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Electoral Bonds: SBI Tells SC it Has Submitted Complete Details, Including Unique Numbers, to ECI

In a compliance report submitted to the apex court, bank chairman Dinesh K Khara said no disclosure details, other than KYC and account numbers, had been withheld.
The new law, which excludes the Chief Justice of India from the selection committee for the CEC and ECs, has  been challenged by ADR and Congress leader Jaya Thakur.

New Delhi: The Chairman of State Bank of India (SBI), Dinesh K Khara, on Thursday told the Supreme Court that it had submitted all details of electoral bonds with unique numbers (alphanumerical) to the Election Commission of India (ECI).

In a compliance report to the apex court, the bank said no disclosure details, other than KYC and account numbers, had been withheld.

The bank was compelled to give out the unique number details after the top court pulled it up and had asked it to “stop being selective” and make a “complete disclosure” and had set a deadline of March 21.

The unique bond numbers will reveal the purchaser of the bonds, the denomination, and names of the political parties that redeemed these.

The Supreme Court, however, noted that by withholding this number, the public sector bank did not fully comply with its March 11 order in which SBI was asked to disclose “all details” of electoral bonds.

Last week the ECI had uploaded the data provided by SBI on its website, where in Future Gaming and Megha Engineering had emerged as the top donors. The biggest recipient (50%) of the secret donations was the ruling Bharatiya Janata Party followed by a distant Congress and Trinamool Congress.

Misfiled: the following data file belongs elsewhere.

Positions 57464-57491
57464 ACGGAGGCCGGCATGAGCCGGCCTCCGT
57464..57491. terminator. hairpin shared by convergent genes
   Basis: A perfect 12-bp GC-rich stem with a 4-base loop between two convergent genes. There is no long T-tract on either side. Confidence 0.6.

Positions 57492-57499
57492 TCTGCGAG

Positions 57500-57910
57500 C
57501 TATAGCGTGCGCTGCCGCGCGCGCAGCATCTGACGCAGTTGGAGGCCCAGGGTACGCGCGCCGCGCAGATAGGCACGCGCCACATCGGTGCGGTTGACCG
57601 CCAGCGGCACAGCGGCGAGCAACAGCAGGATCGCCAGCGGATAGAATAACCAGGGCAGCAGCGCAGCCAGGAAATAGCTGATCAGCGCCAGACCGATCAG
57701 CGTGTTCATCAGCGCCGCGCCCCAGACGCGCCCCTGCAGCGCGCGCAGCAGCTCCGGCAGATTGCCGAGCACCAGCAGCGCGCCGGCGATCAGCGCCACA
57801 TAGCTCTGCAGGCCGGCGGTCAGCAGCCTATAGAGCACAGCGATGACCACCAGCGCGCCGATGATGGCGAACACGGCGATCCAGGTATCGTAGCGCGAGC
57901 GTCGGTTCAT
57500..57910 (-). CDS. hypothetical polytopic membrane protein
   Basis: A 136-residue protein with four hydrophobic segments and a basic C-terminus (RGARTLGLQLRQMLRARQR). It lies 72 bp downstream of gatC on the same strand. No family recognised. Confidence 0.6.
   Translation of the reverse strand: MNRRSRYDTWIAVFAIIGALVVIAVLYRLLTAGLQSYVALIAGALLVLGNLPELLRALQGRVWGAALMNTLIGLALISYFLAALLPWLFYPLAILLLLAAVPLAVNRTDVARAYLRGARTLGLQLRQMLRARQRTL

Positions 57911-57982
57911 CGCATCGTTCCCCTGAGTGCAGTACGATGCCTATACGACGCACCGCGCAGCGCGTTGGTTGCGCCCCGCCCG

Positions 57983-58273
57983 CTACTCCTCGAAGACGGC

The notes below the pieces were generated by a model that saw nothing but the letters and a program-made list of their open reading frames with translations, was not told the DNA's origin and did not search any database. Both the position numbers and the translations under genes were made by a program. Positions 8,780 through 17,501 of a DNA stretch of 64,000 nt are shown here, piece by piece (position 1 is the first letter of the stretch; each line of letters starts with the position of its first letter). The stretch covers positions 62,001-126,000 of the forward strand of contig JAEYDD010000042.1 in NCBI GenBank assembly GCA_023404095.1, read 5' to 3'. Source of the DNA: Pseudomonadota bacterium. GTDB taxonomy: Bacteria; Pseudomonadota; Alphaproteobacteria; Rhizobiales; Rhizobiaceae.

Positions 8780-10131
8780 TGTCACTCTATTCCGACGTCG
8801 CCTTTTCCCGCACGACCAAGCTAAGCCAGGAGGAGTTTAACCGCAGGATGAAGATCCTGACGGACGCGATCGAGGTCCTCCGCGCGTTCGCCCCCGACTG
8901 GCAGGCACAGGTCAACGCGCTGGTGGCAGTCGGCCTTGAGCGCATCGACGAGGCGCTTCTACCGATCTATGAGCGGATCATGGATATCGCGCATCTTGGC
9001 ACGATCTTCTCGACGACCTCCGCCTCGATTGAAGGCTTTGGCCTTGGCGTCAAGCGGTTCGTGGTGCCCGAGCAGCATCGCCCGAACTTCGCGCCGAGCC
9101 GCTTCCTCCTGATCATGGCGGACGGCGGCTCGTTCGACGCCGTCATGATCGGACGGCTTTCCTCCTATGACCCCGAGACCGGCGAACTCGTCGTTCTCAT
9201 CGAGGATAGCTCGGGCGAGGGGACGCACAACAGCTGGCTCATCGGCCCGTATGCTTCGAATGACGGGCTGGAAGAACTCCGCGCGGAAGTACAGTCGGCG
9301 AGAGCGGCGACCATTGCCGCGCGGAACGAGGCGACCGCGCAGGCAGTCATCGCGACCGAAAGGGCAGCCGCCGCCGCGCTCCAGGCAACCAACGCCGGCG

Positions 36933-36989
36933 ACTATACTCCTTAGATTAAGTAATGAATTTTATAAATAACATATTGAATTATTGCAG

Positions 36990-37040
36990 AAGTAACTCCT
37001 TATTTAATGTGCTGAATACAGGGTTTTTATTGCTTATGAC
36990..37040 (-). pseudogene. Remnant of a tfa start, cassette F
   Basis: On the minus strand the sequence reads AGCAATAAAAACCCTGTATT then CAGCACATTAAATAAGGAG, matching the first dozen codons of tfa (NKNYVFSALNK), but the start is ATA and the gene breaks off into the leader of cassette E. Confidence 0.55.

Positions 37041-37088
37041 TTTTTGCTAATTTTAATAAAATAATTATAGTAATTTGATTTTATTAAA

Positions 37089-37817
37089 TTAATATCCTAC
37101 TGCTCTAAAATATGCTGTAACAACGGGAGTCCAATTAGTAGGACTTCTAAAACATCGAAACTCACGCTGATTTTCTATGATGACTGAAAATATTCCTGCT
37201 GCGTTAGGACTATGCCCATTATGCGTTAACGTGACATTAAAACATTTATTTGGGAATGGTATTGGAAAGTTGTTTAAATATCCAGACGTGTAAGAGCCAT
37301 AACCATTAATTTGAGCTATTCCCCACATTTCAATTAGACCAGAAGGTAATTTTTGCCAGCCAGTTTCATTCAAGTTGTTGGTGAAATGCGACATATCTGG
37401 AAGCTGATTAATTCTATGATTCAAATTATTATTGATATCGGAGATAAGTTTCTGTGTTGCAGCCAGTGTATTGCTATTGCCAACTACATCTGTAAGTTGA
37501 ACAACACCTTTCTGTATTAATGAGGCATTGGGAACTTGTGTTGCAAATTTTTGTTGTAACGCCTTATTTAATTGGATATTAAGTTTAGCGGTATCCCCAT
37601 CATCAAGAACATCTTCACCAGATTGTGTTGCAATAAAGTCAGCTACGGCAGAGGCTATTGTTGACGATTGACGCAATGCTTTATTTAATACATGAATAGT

Data from 2017-18 and 2018-19 reveals that the BJP collected a whopping Rs 1,450.9 crore and Rs 210 crore, respectively, during these years. Additionally, from April 12, 2019, to January 24, 2024, they received Rs 6,060.5 crore through electoral bonds, bringing their total to Rs 7,721.4 crore, almost half of the nationwide total, reveals a TOI report. In contrast, the Indian National Congress got much less, with Rs 383.3 crore and Rs 5 crore reported for 2017-18 and 2018-19, respectively. Overall, Congress got Rs 1,810 crore through electoral bond funding until early 2024. Similarly, the Trinamool Congress (TMC) received Rs 97.3 crore during the same two-year period, totalling Rs 1,706.8 crore with updated data,” said an analysis by the Association of Democratic reforms, which was one of the petitioners who had challenged the electoral bonds. On March 14, in a landmark verdict, though delayed, the SC had termed the bonds as unconstitutional.

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